Since Dothard, the Court has indicated that the Griggs/Albemarle standard, rather than the Dothard footnote, controls Title VII inquiries. In New York Transit Authority v. Beazer, 440 U.S. 568, 99 S.Ct. 1355, 59 L.Ed.2d 587 (1979), the plaintiffs challenged a Transits Authority (TA) refusal to hire narcotics users, specifically methadone users. The Court stated:
Respondents recognize, and the findings of the District Court establish, that TA's legitimate employment goals of safety and efficiency require that exclusion of all users of illegal narcotics, barbiturates, and amphetamines, and of a majority of all methadone users. The District Court also held that those goals require the exclusion of all methadone users from the 25% of its positions that are "safety sensitive." Finally, the District Court noted that those goals are significantly served by — even if they do not require — TA's rule as it applies to all methadone users including those who are seeking employment in nonsafety-sensitive positions. The record thus demonstrates that TA's rule bears a "manifest relationship to the employment in question." Griggs v. Duke Power Co., 401 U.S. 424, 432, 91 S.Ct. 849, 854, 28 L.Ed.2d 158. See Albemarle Paper Co. v. Moody, 422 U.S. 405, 425, 95 S.Ct. 2362, 2375, 45 L.Ed.2d 280.
Id. 440 U.S. at 587 n. 31, 99 S.Ct. at 1366 n. 31 (emphasis added) (citations omitted). Thus, the Court's most recent application of the employer's Title VII burden of proof not only follows the standards set forth in Griggs and Albemarle, but implicitly approves employment practices that significantly serve, but are neither required by nor necessary to, the employer's legitimate business interests.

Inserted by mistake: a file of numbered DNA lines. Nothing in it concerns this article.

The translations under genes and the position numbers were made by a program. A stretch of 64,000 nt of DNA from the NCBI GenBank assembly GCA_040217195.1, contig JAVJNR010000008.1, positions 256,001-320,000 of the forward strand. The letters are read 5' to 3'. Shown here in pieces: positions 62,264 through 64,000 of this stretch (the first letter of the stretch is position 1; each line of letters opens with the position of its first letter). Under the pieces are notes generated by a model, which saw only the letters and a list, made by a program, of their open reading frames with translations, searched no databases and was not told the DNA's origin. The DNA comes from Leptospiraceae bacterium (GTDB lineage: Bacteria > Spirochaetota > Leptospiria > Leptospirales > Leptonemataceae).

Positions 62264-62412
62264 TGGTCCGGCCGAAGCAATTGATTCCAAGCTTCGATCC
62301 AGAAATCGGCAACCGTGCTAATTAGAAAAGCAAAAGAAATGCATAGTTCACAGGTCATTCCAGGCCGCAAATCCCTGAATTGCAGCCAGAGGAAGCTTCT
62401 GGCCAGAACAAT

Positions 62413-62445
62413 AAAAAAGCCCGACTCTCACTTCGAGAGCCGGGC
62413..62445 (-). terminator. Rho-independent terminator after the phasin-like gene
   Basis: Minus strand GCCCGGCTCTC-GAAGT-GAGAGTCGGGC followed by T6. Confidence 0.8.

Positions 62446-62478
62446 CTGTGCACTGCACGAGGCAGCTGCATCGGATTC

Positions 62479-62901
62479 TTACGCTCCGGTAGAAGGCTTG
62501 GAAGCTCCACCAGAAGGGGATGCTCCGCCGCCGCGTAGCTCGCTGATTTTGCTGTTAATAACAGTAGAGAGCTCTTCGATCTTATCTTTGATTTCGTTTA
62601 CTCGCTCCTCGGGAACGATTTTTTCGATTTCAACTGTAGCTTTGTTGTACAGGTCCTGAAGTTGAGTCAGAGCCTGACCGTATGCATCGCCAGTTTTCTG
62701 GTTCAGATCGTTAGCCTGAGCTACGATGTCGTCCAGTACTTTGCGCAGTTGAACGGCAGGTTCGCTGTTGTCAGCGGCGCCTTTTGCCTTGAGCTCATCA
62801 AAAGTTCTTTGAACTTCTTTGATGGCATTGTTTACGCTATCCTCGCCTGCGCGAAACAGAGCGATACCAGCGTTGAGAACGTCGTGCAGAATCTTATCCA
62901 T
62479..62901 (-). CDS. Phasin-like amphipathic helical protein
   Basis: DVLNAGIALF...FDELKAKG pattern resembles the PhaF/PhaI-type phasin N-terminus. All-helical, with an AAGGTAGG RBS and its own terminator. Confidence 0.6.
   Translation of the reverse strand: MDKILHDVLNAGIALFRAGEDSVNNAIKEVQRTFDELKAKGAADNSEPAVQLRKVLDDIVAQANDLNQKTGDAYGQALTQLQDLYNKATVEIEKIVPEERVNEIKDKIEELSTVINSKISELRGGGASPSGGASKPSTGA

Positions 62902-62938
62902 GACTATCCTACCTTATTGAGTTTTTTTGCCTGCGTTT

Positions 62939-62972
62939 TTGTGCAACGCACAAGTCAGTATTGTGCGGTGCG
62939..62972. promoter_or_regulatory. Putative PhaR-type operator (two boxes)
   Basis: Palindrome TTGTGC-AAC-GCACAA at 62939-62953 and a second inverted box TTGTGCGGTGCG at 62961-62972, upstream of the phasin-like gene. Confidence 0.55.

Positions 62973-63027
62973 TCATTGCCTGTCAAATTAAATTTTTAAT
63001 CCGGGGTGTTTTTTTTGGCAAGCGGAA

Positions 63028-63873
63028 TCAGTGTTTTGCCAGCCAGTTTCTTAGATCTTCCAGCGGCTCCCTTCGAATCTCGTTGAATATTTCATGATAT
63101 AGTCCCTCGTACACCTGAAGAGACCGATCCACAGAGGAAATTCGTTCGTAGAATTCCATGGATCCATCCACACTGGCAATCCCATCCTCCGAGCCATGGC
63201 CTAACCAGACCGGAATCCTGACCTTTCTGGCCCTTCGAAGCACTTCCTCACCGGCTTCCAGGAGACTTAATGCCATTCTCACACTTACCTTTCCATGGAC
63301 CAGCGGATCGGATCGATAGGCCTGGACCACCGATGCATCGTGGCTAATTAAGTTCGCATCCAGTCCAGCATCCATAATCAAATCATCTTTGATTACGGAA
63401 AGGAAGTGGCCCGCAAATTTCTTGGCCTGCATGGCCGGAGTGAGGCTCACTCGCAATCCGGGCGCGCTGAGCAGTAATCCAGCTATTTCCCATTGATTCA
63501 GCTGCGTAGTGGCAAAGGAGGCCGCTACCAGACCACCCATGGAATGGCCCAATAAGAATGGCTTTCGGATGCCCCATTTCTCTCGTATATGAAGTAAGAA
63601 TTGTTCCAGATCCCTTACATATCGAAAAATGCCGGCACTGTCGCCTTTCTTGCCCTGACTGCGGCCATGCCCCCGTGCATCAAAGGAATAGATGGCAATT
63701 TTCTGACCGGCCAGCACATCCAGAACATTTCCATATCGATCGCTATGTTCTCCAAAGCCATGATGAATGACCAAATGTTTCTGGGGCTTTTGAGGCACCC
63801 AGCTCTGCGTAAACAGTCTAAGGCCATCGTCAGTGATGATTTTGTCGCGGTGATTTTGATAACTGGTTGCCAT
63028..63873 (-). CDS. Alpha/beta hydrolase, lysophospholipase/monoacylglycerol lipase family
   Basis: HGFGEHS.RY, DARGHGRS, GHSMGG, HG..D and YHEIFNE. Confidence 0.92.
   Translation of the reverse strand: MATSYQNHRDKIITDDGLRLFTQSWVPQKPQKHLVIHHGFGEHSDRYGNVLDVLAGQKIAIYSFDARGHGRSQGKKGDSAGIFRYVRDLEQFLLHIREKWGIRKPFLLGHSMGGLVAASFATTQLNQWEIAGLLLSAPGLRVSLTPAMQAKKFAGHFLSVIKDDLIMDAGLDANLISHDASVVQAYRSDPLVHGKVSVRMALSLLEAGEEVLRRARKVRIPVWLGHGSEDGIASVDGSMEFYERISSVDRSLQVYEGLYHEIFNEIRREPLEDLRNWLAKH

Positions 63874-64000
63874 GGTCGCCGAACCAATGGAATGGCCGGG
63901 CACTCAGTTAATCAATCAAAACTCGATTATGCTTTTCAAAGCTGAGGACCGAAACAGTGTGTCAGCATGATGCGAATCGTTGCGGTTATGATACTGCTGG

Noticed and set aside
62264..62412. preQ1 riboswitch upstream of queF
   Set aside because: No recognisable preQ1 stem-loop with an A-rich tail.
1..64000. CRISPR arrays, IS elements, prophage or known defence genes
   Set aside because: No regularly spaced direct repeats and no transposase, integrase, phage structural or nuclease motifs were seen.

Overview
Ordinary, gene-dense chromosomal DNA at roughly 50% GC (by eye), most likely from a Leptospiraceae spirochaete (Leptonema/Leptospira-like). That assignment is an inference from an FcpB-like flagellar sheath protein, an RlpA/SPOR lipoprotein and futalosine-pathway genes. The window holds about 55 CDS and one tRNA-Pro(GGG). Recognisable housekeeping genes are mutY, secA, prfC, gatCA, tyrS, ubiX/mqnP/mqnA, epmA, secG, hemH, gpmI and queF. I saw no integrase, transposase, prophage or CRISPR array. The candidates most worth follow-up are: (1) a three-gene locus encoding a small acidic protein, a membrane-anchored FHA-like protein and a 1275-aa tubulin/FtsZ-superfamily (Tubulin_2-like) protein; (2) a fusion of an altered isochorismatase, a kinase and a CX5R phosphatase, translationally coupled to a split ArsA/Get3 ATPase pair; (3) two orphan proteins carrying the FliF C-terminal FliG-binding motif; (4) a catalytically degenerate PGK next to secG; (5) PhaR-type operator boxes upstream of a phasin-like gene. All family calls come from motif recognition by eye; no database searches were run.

We conclude that any employer burden of proof that could be suggested by the possible strong reading of Blake's "business necessity" language would be inconsistent with Supreme Court case law and the Congressional intent underlying Title VII. Accordingly, we reject that interpretation of Blake. We interpret Blake in line with our precedents decided before ( deLaurier) and after ( Craig) that case. We hold that discriminatory tests are impermissible unless shown, by professionally accepted methods, to be predictive of or significantly correlated with important elements of work behavior that comprise or are relevant to the job or jobs for which candidates are being evaluated.
In Harriss v. Pan American World Airways, Inc., 649 F.2d 670 (9th Cir. 1980), our court again quoted the Blake standard. Id. at 675. It was, however, unnecessary to the disposition of that case to examine the possibility of conflict between Blake and Craig. Therefore our court did not reach the question we now consider, and Harriss does not compel any particular result here.
B. Validation of the Auditor Examination
The district court made two conclusions of law relevant to the validation issue:
4. The Defendants may demonstrate that a test is job related by any competent evidence. Washington v. Davis, 426 U.S. 229 [96 S.Ct. 2040, 48 L.Ed.2d 597] (1976); see also, Blake v. City of Los Angeles, [ 435 F. Supp. 55 (C.D. Cal. 1977)].
. . . .
6. There is no magic in any validating procedure, and the Defendants need only supply competent and relevant evidence upon the issue of the job-relatedness of their employment standards. Washington v. Davis, 426 U.S. 229 (1976) at 247 n. 13 [96 S.Ct. 2040 at 2051 n. 13, 48 L.Ed.2d 597].
These conclusions would be error if they implied that the evidence need not show that the screening device was validated "by professionally acceptable methods" to be "`predictive of or significantly correlated with important elements of work behavior which comprise or are relevant to the job or jobs for which candidates are being evaluated.'" Albemarle Paper Co. v. Moody, supra, 422 U.S. at 431, 95 S.Ct. at 2378, quoting 29 C.F.R. § 1607.4(c).